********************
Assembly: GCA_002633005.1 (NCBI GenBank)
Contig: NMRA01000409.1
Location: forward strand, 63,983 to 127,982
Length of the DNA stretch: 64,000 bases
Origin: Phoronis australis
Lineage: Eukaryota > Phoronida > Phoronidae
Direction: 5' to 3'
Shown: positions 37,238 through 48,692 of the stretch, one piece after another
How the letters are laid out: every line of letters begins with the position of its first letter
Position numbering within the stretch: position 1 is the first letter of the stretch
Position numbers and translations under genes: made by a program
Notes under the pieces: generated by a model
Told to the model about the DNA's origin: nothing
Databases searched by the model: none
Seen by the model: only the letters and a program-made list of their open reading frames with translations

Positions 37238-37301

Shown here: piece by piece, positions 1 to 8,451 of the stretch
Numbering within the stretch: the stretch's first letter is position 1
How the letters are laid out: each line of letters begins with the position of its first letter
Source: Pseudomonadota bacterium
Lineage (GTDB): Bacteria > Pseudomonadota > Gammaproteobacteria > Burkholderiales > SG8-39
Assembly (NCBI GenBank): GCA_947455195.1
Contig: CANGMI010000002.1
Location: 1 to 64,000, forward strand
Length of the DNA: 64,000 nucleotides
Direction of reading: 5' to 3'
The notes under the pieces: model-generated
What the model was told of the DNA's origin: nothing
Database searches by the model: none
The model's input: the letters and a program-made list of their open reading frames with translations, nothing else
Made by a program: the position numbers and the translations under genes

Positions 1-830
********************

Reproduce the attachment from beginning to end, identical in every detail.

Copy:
Assembly: GCA_002633005.1 (NCBI GenBank)
Contig: NMRA01000409.1
Location: forward strand, 63,983 to 127,982
Length of the DNA stretch: 64,000 bases
Origin: Phoronis australis
Lineage: Eukaryota > Phoronida > Phoronidae
Direction: 5' to 3'
Shown: positions 37,238 through 48,692 of the stretch, one piece after another
How the letters are laid out: every line of letters begins with the position of its first letter
Position numbering within the stretch: position 1 is the first letter of the stretch
Position numbers and translations under genes: made by a program
Notes under the pieces: generated by a model
Told to the model about the DNA's origin: nothing
Databases searched by the model: none
Seen by the model: only the letters and a program-made list of their open reading frames with translations

Positions 37238-37301

Shown here: piece by piece, positions 1 to 8,451 of the stretch
Numbering within the stretch: the stretch's first letter is position 1
How the letters are laid out: each line of letters begins with the position of its first letter
Source: Pseudomonadota bacterium
Lineage (GTDB): Bacteria > Pseudomonadota > Gammaproteobacteria > Burkholderiales > SG8-39
Assembly (NCBI GenBank): GCA_947455195.1
Contig: CANGMI010000002.1
Location: 1 to 64,000, forward strand
Length of the DNA: 64,000 nucleotides
Direction of reading: 5' to 3'
The notes under the pieces: model-generated
What the model was told of the DNA's origin: nothing
Database searches by the model: none
The model's input: the letters and a program-made list of their open reading frames with translations, nothing else
Made by a program: the position numbers and the translations under genes

Positions 1-830